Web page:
CHAPTER V
EMOTION

Passion and emotion themselves are, in us, not without thought in a flow. -- MARTINEAU

Emotion is a stirred-up state of the organism. Anger, fear, grief are examples. It is the psychic manifestation in such illustrations as these that, in the popular mind at least, is the emotion. These psychic manifestations are associated with the appropriate type of behavior that we exhibit. Whether it is an association of cause and effect, and which is the cause and which is the effect, are questions perhaps not open to discussion on scientific grounds. Those, however, who are inclined by nature and training toward laboratory research will be predisposed to regard the state of the organism as the cause of the psychic exhibition -- not contrariwise. Indeed, in some quarters, the psychic exhibit and the inner and outer behavior in grief, for example -- that is the total state of the organism -- are described as the emotion. And this state is conceived as possessing a driving power or of being a driving power precisely as any other disposition, complex, or state is thought of as being dynamic.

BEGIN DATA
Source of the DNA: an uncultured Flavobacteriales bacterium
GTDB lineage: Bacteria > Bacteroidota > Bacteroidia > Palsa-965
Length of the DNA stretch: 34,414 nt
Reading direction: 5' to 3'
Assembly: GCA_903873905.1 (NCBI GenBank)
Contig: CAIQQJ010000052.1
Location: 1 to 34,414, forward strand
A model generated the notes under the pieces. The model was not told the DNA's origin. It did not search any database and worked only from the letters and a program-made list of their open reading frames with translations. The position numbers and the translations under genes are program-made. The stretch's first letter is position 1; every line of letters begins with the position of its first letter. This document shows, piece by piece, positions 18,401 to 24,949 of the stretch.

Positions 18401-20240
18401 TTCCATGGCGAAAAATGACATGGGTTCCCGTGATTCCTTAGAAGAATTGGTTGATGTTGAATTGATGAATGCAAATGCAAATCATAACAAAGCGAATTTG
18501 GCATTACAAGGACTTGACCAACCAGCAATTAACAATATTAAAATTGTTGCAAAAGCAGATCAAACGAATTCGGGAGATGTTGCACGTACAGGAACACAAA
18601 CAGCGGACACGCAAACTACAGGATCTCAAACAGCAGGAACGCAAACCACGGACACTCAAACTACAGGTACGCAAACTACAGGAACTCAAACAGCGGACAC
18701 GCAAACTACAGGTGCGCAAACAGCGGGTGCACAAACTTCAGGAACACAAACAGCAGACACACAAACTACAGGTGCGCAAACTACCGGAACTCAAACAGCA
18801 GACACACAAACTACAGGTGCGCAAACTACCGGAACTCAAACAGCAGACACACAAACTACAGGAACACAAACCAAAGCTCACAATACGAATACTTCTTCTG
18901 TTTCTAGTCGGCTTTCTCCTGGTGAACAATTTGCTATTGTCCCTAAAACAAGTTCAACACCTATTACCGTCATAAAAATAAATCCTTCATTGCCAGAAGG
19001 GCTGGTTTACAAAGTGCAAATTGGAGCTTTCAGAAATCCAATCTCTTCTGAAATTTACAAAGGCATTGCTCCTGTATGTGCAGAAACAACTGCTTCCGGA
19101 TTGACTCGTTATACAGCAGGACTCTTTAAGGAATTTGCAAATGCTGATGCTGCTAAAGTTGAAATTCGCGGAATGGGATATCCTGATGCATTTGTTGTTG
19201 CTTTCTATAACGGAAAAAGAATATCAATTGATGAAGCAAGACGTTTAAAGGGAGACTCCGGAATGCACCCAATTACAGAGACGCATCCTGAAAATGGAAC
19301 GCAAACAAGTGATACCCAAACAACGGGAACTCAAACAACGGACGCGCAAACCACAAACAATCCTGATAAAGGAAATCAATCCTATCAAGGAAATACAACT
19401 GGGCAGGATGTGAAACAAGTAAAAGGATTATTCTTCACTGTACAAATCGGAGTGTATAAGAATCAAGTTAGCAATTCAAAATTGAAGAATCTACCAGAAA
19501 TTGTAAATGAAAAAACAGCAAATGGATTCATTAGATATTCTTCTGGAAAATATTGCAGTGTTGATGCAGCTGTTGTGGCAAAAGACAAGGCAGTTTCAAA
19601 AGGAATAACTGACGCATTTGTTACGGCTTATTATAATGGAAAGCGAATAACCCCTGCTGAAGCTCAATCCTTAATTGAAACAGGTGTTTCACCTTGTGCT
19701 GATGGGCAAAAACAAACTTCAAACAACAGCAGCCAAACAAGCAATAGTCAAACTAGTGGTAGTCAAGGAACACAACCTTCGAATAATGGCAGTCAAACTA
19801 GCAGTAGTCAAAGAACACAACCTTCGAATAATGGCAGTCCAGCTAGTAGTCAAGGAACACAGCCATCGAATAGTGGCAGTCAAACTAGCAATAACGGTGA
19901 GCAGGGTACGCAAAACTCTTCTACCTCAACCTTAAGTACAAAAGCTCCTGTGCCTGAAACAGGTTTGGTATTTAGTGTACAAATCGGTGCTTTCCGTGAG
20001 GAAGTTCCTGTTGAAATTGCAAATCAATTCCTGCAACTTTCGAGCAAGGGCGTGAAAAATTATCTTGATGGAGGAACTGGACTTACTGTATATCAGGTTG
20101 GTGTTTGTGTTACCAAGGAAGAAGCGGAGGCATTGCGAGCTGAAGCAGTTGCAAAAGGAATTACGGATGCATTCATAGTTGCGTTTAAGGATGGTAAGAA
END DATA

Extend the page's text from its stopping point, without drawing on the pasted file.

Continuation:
This view of the case suggests a possible alliance of the emotional state with the complex patterns in the background of behavior that we have already been considering.


THE JAMES-LANGE THEORY OF EMOTION

Indeed the James-Lange theory of emotional states itself recognizes such an alliance. This theory describes the emotion (and here we have reference to the psychic manifestation of the state) as a sum of sensations that arise from certain bodily and organic processes that are going on in conjunction with the emotional experience.

In grief there is a characteristic facial expression. We feel or sense the pulling and relaxing of the muscles that produce the expression. We sense the changes in muscle activity in other parts of the body. The spasmodic action of the muscles in the chest

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